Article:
>Who’s in charge here, me — or the menu?

>There are people who enjoy making charts, counting calories, and weighing and measuring, and generally tracking everything they are going to eat.

It doesn’t work for me. It doesn’t work at potlucks, at other people’s houses, or in most restaurants. It doesn’t work because I don’t like a way of eating that makes a fuss or calls attention to me.

To my way of thinking, the American way of eating (out) is so far removed from what’s good or recommended that it feels almost ludicrous to count and measure and nickle-and-dime it (“Let’s see, I can have one-fourth of the bacon cheeseburger, with three french fries…”). So I’ve found that I need whole new strategies to deal with eating out.

Currently, I’m playing around with these three:

1. The 1-in-9 strategy. Eat eight healthy, low-fat, high-fiber, yada-yada, meals at home or at your desk and get one meal out in High-calorie Land. And enjoy it.

2. The half-of-what’s-on-the-plate strategy. This works particularly well with American breakfasts. Order the standard bacon-eggs-toast breakfast and eat half of it. This also works well with “one-dish” types of meals such as pasta dinners and sandwich lunches, where you can get a doggy bag and take the rest home. And it’s also a life-saver when you’re on vacation and none of the menus are within your control so the 1-in-9 strategy can’t be applied.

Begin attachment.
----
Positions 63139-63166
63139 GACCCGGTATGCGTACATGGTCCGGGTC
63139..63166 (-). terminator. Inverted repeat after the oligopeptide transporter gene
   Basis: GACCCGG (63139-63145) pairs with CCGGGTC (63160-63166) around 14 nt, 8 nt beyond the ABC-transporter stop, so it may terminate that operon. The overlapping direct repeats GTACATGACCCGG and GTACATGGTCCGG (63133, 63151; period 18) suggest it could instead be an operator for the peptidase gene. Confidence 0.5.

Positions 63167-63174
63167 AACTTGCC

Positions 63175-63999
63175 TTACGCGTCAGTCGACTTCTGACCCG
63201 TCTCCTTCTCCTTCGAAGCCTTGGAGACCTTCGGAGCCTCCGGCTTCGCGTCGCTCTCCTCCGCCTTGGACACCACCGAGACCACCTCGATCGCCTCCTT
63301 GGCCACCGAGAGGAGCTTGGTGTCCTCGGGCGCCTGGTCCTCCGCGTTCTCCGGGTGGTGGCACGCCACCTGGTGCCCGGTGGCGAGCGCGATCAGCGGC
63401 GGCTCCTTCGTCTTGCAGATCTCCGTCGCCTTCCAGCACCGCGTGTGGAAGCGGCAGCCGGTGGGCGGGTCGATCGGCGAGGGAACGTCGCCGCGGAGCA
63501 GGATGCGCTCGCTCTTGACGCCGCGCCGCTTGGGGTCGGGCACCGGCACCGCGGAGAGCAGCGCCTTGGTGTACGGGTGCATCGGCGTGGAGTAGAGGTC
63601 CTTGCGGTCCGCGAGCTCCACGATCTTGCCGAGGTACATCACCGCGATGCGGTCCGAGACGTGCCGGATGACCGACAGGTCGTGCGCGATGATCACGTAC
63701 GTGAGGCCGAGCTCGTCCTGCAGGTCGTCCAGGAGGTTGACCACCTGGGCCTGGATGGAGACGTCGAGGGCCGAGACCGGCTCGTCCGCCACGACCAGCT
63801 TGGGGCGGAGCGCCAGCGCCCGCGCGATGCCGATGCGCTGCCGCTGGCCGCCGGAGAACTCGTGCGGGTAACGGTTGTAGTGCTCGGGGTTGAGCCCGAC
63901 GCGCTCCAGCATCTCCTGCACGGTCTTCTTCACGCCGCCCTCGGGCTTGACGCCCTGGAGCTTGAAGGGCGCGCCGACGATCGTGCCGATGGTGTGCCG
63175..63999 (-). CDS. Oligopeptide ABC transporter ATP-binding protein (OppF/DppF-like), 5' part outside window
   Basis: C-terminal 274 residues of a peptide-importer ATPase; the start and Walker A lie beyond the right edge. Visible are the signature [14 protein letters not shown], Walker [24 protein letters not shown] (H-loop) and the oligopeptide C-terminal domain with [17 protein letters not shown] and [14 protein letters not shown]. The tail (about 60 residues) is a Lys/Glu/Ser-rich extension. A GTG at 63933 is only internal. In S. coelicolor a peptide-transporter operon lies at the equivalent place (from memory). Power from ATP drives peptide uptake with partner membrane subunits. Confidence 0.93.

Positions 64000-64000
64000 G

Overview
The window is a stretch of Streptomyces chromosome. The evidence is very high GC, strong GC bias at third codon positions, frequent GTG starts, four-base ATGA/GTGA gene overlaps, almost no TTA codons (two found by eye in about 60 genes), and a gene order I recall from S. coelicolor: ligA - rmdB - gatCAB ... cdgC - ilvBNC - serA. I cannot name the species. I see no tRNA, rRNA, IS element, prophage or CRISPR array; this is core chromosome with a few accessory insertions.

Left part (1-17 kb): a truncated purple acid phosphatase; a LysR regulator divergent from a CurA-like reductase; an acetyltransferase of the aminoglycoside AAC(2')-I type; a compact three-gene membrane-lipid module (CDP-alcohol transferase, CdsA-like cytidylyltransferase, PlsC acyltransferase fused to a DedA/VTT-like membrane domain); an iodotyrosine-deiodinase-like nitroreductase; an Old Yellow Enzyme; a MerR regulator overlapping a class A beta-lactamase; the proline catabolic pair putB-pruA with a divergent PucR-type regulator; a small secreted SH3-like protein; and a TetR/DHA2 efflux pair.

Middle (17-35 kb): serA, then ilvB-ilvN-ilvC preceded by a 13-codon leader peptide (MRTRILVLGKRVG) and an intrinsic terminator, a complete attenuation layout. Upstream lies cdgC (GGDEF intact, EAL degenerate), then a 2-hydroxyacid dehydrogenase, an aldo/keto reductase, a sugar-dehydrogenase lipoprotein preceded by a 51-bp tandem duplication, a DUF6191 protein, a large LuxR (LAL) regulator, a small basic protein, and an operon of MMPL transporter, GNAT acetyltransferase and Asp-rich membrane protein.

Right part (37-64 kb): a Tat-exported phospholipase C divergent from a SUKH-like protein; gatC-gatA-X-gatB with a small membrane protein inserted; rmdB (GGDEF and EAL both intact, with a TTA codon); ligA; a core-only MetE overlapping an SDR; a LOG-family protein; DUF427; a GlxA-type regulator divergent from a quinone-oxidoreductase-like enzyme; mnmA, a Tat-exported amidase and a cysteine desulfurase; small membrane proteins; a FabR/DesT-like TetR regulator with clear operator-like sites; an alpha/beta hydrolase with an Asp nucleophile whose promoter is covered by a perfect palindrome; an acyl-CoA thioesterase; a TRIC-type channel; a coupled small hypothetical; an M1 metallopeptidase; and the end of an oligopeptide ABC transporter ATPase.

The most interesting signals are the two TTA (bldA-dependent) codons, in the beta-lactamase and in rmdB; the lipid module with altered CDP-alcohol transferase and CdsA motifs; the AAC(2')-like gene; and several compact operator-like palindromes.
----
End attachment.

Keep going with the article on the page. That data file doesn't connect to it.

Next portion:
3. The two-appetizer dinner plan. This is for elaborate multi-course meals in special restaurants where everything looks delicious and, of course, you aren’t going to sit there and nibble the boring Caesar salad while everyone else vacuums up the trout meuniere or fettucine quattro formaggio. Quite often much of what appears on the dinner menu, surrounded by potatoes, rice, sauces, etc., is available in a smaller, less starchy, version as an appetizer. So when everyone else orders an appetizer and a main course, you can order two appetizers, having the second as your main course.

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